We met the Count at Diversey-River Bowl, stocking up on Halloween treats. His party hearty gear and malevolent grin growled upscale bachelor bash. But our Fashion Cryptologists--still curious, if cautious--wanted to know more . . . maybe more than was good for them.
Count Miller models his attire on that of his blood brother, Count Dracula. Or at least on his bloodthirsty public image. The reputed original--Vlad "the Impaler" Tepes--dressed four centuries too early to swoop around in black tie. Traditional Dracula drag, as we've come to know and fear it, has more in common with leading London attire in the last gasps of the 19th century, when Bram Stoker restoked the vampire myth.
Blue bloods of the era opted for basic black. Edward (aka Bertie), prince of Wales, commander of the world's largest wardrobe, insisted that high-flying nightlife be conducted in funereal trousers and tails, a refined version of the proletarian split riding coat. (Boys could get away with the cropped spencer jacket, named after Earl Spencer, who once inadvertently ignited his tails.) One Mrs. Humphrey, the Miss Manners of her day, warned that a man in the wrong hat risked being "condemned more universally than if he had committed some crime."
But bad-boy Bertie trenchantly transgressed every fashion don't in the book. His carelessness, of course, became canon. Thus the cutaway coat modeled by our Count; the missing midsection allowed clumsy Bert to mount an unsteady steed more gracefully. Thus the vest with its bottom button sprung--still persistent today--which accommodated the portly prince when indulging himself at table.
Full dress dressed down after 1886, when Griswold Lorillard waltzed into the Autumn Ball at the Tuxedo Park Club in Orange County, New York, wearing--of all things--his smoking jacket. The scandalously comfortable look was dubbed the tuxedo and enthusiastically endorsed by society sorts, waiters, and marching tuba corps.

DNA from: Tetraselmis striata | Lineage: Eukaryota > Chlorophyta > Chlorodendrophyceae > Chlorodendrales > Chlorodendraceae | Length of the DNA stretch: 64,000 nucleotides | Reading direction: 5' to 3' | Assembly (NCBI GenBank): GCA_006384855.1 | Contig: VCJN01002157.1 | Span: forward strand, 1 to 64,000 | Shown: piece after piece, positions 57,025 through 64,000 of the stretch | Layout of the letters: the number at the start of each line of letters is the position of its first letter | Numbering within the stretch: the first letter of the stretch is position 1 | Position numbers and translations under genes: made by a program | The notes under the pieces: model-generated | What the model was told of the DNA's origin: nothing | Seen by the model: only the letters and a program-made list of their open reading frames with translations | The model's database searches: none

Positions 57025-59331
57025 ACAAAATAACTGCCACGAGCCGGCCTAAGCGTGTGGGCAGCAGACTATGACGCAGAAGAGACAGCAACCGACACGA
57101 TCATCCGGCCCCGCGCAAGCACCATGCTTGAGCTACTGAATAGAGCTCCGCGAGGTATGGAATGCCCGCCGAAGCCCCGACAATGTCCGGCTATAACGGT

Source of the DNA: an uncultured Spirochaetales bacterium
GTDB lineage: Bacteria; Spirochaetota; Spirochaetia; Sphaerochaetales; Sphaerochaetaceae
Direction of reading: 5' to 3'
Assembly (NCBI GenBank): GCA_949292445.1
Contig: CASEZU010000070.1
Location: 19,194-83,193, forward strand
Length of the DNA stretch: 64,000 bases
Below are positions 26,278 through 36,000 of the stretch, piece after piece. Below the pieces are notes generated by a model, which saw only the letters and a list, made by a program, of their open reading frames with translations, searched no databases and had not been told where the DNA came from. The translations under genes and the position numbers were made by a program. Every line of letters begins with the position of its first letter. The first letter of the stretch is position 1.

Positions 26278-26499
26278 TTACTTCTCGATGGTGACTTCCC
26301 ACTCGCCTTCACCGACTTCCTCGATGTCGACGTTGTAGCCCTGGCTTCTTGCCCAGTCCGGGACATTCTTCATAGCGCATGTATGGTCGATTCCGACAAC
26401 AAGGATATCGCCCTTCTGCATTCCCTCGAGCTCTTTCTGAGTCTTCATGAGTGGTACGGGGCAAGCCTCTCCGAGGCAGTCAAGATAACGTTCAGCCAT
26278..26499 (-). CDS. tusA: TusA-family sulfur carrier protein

Despite the tuxedo's cross-cultural currency, the Count of the house of Miller adheres to old Bertie's draconian dress code, still slinking around in tails and opera cape, complete with its massive wingspan and blood-red lining. Perhaps the vampire's vogue for old-world evening attire is meant to underscore not only his noble heritage but his nocturnal schedule. Crested pj's might also do the trick, though with less finesse.
Count Miller chooses the classic spooky do, described by Stoker as "growing scantily round the temples, but profusely elsewhere." This version is slicked back in the "plastered" style fin de siecle aristocrats brought home from their wife-seeking adventures in America. According to Diana de Marly's Fashion for Men, it was achieved by applying a dab of pomade and a heavy linen mummy wrap.
Still, not every detail is period perfect. The contemporary Count ventures out in pedestrian soles, rendering his look less Victorian (which would have called for riding boots) and more mainstream. His trousers, front creased (frightful to Bertie) and deeply pleated, are strictly business, 1990s style. Our antihero turns out in black tie with Armani-style air tie, somewhat haphazard haberdashery. Then again, the guy gets dressed without a mirror.
The most modern accessory, of course, is the case of brand-conscious beer, an odd choice for one with such pointed taste in beverages. As Bela Lugosi explained in 1931: "I never drink . . . wine." While Count Dracula's raison d'etre was to suck blood from the necks of fair ladies, Count Miller's mission is to suck money from the wallets of young men by convincing them that sucking down beers will charm young women into sucking . . . whatever.
The Fashion Statement, its fearsome formality updated for the working stiff and accessorized with a potent potion, echoes the look's many lives: "Dressed to kill."
Art accompanying story in printed newspaper (not available in this archive): photos/Cynthia Howe.